Former Monaco midfielder Malaury Martin recalls being the “traitor” in derby against Nice, as Hearts host Hibs in Scottish Cup

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BY ALAN TEMPLE – @CCP_Sport

Nice by name, not nice by nature. That would be a fair assessment of Malaury Martin’s experience in the Cote d’Azur derby.

While the south of France may be an idyllic playground of the rich and famous, it becomes rather more raw and visceral when its football clubs collide.

The rancour is driven by the supporters of Nice – loud, boisterous and not enamoured by their cash-laden neighbours in Monte Carlo – and ensures that fixture against Monaco is always one of the most eagerly-anticipated on the Ligue 1 calendar.

Martin is all-too aware of this, given he hails from Nice, but chose to play for Monaco. That was the act of a traitor – his word – and one that was not forgiven by supporters of his home-town club.

“Monaco and Nice are 20 minutes apart. I was born in Nice and played for Monaco – and I promise you, it’s a big derby,” smiled the Hearts midfielder. “People they talk about this game for the month before it happens. They are passionate.

“The Nice fans are crazy and, for them, the derby is the most important game of the season.

“My friends and family are all Nice fans, most of my friends were born there, some of them have played for the club bas well. So I’m a little bit of the traitor to them. When I was a kid I also played for Nice so I’m a big traitor to them!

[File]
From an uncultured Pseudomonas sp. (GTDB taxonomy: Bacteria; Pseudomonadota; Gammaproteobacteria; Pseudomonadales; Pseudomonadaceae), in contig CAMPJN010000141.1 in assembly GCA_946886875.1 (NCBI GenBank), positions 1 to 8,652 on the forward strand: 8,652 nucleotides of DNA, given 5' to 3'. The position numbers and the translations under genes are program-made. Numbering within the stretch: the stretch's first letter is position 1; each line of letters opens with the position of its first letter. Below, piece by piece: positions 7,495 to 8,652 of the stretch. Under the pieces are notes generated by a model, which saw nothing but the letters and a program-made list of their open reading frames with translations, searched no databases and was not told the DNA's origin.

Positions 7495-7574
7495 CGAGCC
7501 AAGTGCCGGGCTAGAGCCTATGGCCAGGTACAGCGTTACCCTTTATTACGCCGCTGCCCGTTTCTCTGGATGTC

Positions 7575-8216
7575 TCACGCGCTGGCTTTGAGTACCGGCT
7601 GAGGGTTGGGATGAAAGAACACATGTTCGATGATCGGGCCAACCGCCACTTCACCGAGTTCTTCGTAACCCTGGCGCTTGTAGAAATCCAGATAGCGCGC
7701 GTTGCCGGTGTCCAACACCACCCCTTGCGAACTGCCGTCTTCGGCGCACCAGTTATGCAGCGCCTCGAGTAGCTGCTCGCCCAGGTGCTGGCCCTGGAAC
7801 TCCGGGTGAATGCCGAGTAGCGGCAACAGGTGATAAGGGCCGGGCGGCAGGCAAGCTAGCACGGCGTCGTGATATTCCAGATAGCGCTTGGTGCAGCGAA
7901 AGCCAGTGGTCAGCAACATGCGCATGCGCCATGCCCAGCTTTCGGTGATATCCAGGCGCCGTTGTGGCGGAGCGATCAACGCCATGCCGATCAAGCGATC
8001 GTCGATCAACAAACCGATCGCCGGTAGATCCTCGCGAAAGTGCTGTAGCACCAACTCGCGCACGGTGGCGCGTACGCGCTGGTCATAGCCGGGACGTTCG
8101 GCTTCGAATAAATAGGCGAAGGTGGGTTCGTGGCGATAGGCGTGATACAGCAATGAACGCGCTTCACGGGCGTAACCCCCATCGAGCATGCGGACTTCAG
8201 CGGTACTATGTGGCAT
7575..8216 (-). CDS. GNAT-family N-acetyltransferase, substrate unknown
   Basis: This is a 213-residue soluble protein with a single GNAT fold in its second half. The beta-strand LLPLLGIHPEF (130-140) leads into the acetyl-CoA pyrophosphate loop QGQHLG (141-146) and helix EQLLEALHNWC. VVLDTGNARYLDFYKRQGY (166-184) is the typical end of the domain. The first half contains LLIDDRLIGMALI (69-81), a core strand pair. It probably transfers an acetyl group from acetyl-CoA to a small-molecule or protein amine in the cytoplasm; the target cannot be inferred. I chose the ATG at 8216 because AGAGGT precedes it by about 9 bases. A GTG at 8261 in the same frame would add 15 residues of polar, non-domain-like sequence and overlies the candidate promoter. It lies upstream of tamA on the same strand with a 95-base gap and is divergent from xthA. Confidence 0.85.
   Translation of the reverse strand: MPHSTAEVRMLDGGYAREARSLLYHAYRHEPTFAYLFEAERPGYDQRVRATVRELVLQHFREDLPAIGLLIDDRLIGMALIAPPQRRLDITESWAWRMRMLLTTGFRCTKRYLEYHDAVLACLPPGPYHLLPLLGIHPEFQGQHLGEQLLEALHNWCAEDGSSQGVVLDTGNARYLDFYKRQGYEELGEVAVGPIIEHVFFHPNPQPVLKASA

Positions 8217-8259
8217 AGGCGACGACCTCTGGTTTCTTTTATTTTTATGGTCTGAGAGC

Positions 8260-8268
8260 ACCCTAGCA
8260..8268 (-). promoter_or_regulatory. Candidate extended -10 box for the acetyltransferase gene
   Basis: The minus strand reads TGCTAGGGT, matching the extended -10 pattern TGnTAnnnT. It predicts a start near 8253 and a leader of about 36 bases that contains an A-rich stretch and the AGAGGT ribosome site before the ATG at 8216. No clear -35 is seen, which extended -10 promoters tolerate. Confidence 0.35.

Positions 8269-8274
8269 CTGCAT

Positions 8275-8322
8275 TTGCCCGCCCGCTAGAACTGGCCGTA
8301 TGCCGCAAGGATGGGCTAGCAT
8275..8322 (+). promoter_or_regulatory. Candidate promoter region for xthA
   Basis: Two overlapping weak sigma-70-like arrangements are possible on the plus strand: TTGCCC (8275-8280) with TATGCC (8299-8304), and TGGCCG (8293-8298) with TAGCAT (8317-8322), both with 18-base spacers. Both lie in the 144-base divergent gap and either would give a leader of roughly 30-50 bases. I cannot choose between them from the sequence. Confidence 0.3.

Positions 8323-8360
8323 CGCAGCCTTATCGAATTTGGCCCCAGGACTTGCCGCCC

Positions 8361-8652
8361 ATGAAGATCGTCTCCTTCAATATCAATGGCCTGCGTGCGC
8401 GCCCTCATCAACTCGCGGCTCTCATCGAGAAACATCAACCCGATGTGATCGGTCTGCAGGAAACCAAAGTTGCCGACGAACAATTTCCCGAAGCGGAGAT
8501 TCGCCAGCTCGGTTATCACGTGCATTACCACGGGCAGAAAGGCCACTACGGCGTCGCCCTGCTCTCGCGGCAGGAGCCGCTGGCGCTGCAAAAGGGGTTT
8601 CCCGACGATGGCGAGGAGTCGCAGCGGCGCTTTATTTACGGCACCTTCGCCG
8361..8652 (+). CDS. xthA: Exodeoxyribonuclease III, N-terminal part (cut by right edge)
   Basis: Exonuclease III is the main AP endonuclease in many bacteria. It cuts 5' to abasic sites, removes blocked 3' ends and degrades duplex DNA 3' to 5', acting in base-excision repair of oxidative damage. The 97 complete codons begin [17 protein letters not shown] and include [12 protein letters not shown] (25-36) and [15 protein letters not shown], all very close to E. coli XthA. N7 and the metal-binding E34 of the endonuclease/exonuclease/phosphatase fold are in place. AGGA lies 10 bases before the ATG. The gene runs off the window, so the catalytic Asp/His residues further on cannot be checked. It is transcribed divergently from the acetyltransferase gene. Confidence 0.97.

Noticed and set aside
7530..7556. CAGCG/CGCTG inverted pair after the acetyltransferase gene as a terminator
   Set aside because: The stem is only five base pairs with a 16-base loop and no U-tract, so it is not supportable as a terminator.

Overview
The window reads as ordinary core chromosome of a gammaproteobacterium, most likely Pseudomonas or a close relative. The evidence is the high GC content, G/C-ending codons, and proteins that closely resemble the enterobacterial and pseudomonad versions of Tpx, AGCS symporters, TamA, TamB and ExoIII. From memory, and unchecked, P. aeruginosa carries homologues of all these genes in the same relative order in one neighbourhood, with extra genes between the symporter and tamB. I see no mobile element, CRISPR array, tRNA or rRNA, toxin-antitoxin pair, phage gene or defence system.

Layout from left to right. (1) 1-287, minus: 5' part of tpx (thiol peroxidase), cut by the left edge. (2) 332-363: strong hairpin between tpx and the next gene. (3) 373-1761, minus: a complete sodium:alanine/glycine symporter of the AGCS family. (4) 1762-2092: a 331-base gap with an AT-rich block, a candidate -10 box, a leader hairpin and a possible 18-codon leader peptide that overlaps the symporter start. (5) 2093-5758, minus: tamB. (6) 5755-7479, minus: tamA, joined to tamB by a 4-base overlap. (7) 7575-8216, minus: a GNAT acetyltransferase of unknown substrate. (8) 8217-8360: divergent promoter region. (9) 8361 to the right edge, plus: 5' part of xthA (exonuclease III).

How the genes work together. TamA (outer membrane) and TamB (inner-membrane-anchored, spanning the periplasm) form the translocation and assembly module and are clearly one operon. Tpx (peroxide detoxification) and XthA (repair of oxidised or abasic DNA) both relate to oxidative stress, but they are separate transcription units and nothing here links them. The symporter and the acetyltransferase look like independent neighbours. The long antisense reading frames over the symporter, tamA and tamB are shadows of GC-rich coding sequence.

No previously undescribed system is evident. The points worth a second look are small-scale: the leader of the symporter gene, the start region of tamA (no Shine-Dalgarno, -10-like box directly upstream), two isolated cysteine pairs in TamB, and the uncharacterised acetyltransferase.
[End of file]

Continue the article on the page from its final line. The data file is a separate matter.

“But I have no regrets. Monaco was always the dream for me – and I realised my dream, which was important to me. At that time, Nice weren’t the team they are now. They were a smaller club, in the Second Division, no really famous players, but now they are so much stronger.

“Whereas Monaco were right there for me with David Trezeguet, Fabian Barthez, Thierry Henry – John Collins as well. We were in the Champions League final, winning titles. My team was Monaco.”

As a consequence, Martin could be forgiven for panicking when he found himself in the stand among the Nice fans for one derby after failing to make the match-day squad.

“When we arrived I was with the group, but the coach decided to put me in the tribune,” recalled Martin. “At that time it was not a big stadium. It was a small stadium and I was in the middle of that.

“At wasn’t to bad because we won, but I was laughing a little bit into my jacket – and trying to cover up my badge!”

Suffice to say, then, that Martin will not require any tutorials regarding the passion of derby day in Edinburgh, or what it means to the supporters as the capital collides for a place in the last eight of the Scottish Cup.

“I understand because the first day I was here, everybody told me ‘just win the derby’,” he continued. “This is just a step along the way because the objective is to get to the final, but of course now it’s Hibs and it is huge for the city.”

He added with a smile: “In my hotel, there are some Hibs fans and some Hearts fans and all the anticipation started two weeks ago. I know one guy who hasn’t spoken to me this week because he’s a Hibs fan!”

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